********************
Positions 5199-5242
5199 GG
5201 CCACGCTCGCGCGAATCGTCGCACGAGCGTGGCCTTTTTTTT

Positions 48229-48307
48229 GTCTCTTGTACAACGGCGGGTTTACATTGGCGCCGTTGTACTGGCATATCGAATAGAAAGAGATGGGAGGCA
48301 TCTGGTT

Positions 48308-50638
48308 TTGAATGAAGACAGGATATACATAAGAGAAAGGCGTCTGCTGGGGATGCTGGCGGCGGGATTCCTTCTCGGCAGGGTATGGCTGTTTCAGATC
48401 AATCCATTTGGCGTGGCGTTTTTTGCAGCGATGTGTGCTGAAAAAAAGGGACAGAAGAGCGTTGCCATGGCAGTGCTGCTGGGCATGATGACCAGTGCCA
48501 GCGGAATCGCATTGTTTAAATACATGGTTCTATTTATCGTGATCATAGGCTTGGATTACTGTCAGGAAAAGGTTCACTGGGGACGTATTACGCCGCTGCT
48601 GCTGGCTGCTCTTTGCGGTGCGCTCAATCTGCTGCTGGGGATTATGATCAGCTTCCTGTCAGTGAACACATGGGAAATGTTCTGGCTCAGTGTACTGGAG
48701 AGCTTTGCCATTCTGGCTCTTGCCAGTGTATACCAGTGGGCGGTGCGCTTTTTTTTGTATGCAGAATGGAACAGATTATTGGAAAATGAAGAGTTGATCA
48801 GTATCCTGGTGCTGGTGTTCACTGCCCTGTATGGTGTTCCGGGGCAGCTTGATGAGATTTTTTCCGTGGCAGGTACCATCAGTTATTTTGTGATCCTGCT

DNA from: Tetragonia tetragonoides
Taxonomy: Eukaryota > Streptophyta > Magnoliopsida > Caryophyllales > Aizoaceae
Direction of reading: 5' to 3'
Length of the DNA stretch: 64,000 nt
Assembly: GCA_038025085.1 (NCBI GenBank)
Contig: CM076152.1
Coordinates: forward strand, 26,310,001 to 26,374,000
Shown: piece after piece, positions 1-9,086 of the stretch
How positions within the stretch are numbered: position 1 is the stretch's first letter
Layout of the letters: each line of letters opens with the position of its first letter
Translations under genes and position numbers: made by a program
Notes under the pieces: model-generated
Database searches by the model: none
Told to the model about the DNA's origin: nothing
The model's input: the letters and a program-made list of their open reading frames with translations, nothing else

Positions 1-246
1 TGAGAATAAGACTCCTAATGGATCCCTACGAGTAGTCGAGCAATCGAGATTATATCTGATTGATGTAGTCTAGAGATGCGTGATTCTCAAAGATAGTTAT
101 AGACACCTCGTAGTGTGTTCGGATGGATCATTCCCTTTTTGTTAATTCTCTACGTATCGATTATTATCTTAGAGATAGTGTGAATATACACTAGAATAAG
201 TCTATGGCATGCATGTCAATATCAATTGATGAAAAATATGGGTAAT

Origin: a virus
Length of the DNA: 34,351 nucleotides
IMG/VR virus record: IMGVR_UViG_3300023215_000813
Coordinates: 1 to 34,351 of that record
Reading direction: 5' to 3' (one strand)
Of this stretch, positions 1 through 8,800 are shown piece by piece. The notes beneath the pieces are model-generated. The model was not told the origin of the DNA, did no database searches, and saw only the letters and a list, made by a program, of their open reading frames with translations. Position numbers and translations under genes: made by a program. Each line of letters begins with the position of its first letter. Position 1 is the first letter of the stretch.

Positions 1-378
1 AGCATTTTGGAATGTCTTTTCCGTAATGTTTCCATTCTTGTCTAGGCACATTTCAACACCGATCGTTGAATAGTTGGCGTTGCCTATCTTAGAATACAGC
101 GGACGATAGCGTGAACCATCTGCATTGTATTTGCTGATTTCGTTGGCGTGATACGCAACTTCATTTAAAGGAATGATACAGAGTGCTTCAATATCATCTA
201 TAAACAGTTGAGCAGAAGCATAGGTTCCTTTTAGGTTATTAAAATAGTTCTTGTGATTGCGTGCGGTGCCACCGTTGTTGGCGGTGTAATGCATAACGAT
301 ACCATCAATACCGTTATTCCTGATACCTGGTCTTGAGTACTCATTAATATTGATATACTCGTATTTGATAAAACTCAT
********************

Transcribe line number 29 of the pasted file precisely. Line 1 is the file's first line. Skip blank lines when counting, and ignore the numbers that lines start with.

Positions 1-246